Likewise, in Portsmouth Co. vs. United States, 1922, a land owner was compensated for an Eminent Domain Clause regulatory "taking," when the government opened up a shooting range near his land. The loud noise damaged the land's current use.
Since Penn Central's current use of its property, which was used as a railroad station and office building, was not damaged, the Court said it was not entitled to compensation as required by the Eminent Domain Clause. The Court said Penn Central was quite able to continue using the building in the way that it always had.Eminent Domain cases -
In a very publicized 2005 case, Kelo vs. City of New London, the Supreme Court ruled that a city could seize, through use of the Eminent Domain Clause, private homes that were in good condition, and transfer them to another private property developer, for a local economic development project.
The home owners sued the city, claiming that the reason for taking their land was not for "public use," as required by the Eminent Domain Clause, but rather was for private use because the land would be given to another private party. The city contended that the project was an economic development project that would benefit everyone in the city with new jobs and new places to live and shop and therefore met the Eminent Domain Clause's "public use" requirement.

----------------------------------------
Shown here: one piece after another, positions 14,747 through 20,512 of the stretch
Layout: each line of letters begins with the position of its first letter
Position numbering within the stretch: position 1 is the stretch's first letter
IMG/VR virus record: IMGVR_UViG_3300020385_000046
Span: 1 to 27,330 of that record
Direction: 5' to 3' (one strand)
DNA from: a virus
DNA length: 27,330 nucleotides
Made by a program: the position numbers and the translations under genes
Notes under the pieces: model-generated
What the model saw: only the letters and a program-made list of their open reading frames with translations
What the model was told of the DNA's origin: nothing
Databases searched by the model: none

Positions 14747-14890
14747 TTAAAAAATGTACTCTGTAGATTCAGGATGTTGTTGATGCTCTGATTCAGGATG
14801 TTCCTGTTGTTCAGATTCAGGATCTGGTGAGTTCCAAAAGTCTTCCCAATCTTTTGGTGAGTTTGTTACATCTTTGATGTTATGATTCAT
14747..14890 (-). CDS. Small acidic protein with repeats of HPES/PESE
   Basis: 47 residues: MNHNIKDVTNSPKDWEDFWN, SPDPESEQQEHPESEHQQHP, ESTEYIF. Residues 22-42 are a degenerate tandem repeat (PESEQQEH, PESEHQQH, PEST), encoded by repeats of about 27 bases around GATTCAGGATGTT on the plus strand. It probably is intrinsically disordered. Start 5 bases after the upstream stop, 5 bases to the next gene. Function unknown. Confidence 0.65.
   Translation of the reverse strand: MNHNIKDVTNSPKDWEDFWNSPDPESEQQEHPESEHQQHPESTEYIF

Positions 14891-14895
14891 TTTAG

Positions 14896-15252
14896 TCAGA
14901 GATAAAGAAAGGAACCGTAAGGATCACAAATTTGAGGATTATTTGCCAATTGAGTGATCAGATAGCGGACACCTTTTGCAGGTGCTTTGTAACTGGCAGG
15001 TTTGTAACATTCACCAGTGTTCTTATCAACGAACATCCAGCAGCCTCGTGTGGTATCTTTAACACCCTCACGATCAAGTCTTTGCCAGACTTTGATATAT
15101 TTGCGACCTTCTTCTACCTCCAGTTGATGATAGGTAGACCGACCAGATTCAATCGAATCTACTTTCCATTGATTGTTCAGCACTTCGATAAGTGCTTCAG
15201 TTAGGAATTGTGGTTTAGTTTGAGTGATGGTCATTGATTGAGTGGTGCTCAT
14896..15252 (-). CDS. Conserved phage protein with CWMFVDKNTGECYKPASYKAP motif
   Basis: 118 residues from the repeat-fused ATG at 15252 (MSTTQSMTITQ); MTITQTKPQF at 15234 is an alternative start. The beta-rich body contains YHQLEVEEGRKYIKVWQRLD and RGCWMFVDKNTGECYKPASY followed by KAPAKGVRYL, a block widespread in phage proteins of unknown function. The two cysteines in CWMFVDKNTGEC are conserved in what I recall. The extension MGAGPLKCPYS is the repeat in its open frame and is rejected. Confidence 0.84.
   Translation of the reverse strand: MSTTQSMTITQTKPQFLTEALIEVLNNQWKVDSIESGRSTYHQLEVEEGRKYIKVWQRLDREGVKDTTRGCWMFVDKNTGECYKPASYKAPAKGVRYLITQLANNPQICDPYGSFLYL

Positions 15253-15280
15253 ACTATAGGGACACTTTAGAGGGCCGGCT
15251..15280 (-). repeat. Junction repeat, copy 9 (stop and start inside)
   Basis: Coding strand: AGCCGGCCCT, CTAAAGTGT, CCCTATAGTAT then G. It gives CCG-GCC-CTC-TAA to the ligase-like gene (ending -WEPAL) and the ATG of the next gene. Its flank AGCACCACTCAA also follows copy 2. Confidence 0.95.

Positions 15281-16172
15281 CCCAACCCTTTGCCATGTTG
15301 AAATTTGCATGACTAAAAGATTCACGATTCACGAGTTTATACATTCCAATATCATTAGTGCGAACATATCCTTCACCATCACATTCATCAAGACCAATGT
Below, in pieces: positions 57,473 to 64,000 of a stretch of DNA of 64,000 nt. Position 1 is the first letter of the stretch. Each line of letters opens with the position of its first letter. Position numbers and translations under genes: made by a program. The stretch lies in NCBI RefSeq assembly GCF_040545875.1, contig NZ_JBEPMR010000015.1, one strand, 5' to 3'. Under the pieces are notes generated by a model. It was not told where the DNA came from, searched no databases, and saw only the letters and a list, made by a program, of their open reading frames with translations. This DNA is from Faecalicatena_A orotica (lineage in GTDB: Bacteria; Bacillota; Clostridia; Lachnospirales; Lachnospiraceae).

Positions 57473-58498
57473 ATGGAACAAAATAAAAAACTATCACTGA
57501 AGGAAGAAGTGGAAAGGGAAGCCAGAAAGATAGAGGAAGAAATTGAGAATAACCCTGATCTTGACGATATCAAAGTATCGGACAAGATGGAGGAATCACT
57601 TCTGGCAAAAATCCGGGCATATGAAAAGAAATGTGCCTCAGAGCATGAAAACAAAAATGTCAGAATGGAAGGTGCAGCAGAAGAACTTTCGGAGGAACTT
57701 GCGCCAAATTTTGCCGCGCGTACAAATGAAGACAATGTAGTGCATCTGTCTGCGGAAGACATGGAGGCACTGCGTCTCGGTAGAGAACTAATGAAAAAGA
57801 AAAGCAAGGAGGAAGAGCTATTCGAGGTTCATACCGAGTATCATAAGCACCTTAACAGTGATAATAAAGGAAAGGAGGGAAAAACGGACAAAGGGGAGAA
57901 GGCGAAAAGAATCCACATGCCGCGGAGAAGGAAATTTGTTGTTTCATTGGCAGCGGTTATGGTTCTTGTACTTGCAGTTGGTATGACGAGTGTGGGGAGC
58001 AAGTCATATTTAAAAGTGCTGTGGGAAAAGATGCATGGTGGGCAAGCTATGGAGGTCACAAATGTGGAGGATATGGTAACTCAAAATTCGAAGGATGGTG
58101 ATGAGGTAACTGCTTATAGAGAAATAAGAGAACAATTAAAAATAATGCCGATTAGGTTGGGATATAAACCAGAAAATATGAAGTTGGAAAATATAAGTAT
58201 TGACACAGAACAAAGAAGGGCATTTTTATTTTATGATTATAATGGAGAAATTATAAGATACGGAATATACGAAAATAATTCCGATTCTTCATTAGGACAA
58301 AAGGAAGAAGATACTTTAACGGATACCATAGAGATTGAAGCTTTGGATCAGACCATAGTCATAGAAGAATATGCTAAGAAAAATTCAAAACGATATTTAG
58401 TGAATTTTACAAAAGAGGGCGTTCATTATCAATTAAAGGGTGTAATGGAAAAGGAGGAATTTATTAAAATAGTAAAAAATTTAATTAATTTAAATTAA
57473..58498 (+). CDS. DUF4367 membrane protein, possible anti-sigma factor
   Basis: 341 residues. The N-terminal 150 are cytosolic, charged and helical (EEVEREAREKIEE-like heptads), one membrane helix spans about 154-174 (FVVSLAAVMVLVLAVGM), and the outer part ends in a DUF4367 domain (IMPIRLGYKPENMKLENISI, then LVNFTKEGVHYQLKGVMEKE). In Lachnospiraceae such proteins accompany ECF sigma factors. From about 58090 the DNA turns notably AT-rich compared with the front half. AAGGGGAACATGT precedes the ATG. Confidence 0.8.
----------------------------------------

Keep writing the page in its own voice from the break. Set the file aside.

The Court agreed with the city, though it was a close 5-4 vote. The justices in the majority used the "public benefit" reasoning mentioned earlier. If the reason for taking the property is for public benefit, even though it might not be for public use, then the Eminent Domain Clause "taking" is justified. The justices agreed that the city's comprehensive development plans would provide a benefit to everyone in the city and therefore, met the Eminent Domain Clause's "public use" requirement.
The Kelo decision made many Americans very angry. They viewed this as an outright "theft" of property to give it to someone else. It made many people fear that their property might be "stolen" as well and given to someone else. In response to this fear and anger, several states passed laws and even constitutional amendments restricting and defining their use of eminent domain. President Bush even signed an executive order stating any property taken through the Eminent Domain Clause by the federal government must be used for the "public benefit" and not for the economic interests of any other private parties.
Learn more about Fifth Amendment Court Cases relating to the following Fifth Amendment clauses:
Preamble to the Bill of Rights
Learn about the 1st Amendment here.
Learn about the 2nd Amendment here.
Learn about the 3rd Amendment here.
Learn about the 4th Amendment here.
Learn about the 5th Amendment here.
Learn about the 6th Amendment here.
Learn about the 7th Amendment here.
Learn about the 8th Amendment here.
Learn about the 9th Amendment here.
Learn about the 10th Amendment here.